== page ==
So here I was minding my own business, cranking out some code for about an hour. Then suddenly, emacs decides to change how many spaces my tab is. Goes from 2 to 6 for no reason and I can't fix it :( So it's either don't use tabs anymore, or have the formatting of my code change halfway through this file -_-
I'm not aware of any editor (for C++) that can beat recent versions of C::B (Eclipse CDT can, but only in some specific scenarios - for example, it is able to deduce the type of a variable when using auto). As a general purpose editor that works for many different languages, Geany is great.
I always find claims that software like Emacs just "decided" to do something you didn't want all on its own somewhat suspect. It is far, far more likely that you managed to tickle the beast with the right combination of keystrokes to cause it to happen.
Mind you, I can't stand Emacs. The first time I loaded it up I went too quickly past the "4 newbies" screens, which was unwise, especially since I was at a tty, and I think I nearly deleted the hard drive before having to ask someone to get me out of it.
Of course, it turns out that I hadn't missed anything important in the introduction screens, I just didn't understand that wonky C-X notation, which every other place since before Emacs would write as ^X. (These days it is written as Ctrl-X).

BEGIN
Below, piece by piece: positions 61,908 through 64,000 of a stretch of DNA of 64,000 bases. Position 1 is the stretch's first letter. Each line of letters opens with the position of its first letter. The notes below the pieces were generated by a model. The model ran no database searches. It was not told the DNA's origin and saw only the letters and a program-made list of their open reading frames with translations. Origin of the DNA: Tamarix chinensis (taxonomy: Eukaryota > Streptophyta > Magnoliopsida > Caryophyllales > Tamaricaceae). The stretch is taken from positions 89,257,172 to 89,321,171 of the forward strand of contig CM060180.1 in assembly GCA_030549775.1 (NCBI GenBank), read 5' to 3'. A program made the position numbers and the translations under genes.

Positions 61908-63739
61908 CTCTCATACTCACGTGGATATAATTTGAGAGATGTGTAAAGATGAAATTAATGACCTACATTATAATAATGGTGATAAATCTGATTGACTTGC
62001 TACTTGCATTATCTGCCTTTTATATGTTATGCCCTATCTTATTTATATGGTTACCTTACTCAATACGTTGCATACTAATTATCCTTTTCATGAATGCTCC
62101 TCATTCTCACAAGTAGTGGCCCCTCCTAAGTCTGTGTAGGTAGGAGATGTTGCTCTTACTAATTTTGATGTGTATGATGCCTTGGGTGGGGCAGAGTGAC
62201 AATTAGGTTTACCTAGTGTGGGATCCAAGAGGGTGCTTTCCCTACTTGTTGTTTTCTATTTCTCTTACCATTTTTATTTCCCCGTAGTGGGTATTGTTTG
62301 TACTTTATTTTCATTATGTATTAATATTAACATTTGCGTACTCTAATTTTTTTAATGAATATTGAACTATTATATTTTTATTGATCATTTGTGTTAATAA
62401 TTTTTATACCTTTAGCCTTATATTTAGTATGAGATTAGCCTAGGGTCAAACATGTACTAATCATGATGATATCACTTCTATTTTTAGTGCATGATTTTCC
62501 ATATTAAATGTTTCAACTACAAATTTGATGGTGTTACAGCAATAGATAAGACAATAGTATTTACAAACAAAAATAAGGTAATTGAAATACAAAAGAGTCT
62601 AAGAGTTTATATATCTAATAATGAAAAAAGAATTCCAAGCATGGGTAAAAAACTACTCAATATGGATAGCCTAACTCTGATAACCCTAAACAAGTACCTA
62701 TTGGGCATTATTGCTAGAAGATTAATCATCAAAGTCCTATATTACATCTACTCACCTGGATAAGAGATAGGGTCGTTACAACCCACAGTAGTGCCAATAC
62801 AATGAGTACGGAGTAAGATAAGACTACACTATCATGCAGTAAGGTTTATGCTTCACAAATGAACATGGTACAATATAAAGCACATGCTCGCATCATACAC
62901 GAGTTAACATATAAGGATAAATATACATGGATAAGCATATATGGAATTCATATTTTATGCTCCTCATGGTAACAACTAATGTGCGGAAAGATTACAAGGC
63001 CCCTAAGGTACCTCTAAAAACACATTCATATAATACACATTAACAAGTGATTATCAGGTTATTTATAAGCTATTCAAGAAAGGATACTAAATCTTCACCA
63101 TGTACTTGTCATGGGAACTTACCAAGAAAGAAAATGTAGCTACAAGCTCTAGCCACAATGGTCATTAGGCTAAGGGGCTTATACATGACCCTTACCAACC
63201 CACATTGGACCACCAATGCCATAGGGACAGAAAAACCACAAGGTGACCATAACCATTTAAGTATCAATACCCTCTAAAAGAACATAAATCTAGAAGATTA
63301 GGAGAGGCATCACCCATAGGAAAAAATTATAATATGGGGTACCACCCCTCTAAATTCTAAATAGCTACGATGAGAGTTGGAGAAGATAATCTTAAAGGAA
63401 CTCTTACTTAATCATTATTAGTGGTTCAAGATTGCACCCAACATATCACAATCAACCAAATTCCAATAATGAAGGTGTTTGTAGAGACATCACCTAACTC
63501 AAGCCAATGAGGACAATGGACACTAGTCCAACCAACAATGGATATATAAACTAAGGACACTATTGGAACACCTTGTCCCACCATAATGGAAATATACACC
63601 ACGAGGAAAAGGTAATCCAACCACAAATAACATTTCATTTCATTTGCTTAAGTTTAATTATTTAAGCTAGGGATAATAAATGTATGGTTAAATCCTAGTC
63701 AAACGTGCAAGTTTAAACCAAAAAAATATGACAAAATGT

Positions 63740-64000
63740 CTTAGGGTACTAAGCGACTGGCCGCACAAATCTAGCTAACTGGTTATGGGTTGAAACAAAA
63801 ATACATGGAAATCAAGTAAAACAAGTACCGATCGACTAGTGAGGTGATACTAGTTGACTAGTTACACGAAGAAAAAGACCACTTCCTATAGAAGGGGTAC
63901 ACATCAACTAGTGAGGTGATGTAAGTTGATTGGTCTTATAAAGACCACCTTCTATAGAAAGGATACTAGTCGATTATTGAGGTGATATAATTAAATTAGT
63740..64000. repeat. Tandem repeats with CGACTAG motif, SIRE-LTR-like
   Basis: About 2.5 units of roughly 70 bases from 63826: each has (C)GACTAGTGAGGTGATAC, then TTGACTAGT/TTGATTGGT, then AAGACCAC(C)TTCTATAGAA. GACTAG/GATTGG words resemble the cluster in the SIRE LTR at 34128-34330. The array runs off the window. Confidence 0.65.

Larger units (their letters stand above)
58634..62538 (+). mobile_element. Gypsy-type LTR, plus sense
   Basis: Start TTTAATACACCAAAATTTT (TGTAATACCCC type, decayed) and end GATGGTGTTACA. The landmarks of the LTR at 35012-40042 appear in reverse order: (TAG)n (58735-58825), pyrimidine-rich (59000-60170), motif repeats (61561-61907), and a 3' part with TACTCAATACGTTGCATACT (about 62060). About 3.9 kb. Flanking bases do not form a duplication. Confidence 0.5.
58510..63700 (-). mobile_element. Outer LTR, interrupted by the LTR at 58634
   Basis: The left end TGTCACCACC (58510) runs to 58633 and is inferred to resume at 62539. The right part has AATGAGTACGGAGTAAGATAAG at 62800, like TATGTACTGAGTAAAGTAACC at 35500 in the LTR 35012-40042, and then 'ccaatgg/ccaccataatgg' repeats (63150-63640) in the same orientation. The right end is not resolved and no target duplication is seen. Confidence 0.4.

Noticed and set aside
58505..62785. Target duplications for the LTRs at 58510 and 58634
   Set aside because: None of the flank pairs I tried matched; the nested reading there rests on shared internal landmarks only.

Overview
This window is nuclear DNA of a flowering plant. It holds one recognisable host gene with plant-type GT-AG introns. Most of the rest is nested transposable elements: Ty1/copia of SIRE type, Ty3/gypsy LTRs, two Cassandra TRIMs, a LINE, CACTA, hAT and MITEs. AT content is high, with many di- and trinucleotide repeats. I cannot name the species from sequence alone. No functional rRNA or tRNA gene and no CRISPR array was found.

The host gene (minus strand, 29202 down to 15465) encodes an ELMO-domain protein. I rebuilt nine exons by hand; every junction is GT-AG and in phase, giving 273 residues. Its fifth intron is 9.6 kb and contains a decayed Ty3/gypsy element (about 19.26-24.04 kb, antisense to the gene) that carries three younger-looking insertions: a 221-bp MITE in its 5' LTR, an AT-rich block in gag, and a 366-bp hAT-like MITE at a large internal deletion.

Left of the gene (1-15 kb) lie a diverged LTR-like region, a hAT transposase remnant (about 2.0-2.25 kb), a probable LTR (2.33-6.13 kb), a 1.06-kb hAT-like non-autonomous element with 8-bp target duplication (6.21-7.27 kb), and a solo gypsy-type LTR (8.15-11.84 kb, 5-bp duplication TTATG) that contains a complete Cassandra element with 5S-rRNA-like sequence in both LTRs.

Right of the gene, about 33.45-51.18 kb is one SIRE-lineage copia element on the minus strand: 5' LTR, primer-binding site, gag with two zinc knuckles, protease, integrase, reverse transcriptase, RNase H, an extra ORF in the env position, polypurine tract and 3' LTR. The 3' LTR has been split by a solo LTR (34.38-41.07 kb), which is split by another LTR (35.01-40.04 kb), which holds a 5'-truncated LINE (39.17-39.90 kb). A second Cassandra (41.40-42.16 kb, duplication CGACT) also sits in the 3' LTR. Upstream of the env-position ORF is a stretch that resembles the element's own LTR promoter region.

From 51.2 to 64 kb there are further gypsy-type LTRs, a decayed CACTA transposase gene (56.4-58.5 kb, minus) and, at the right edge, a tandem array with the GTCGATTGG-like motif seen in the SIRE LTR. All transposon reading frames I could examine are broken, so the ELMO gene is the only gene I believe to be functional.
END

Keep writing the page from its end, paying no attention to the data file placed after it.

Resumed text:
I love my WordStar command set. I still use Delphi 5 to edit everything. (Well, nearly.)
I always find claims that software like Emacs just "decided" to do something you didn't want all on its own somewhat suspect
Chances are you're correct. But I have no idea what I did. I didn't make any changes. I just hit return, tab, then bam. Suddenly my tabs are 3x as large. It seems as if it was confused on auto-formatting and thought my brace didn't end, when it fact it did. Anywho, I'm currently using Gedit until I set up C::B.
Or you could just use an editor that isn't a buggy piece of crap.
I've been using Emacs for years and I've never run into a bug. It does exactly what you tell it to do: the only problem is that people frequently unintentionally tell it to do something they didn't want to. I strongly recommend sticking with it, the time you invest in learning it pays off immensely once you've summited the learning curve. The fact that most modern day IDEs force you to edit text like you're in Notepad is appalling: Emacs is the way to go.
Most modern IDEs have a VIM or Emacs mode that you can enable in the options -- or have some kind of extension to add the functionality.
The only IDE I've ever used that had anything like this was QtCreator (it had a Vi mode built in), but maybe there are similar addons for other IDEs (or maybe I just didn't look through the options thoroughly enough). You still lose elisp and vimscript, but if you don't want to be "building" your IDE from scratch, extensions seem like an easier alternative.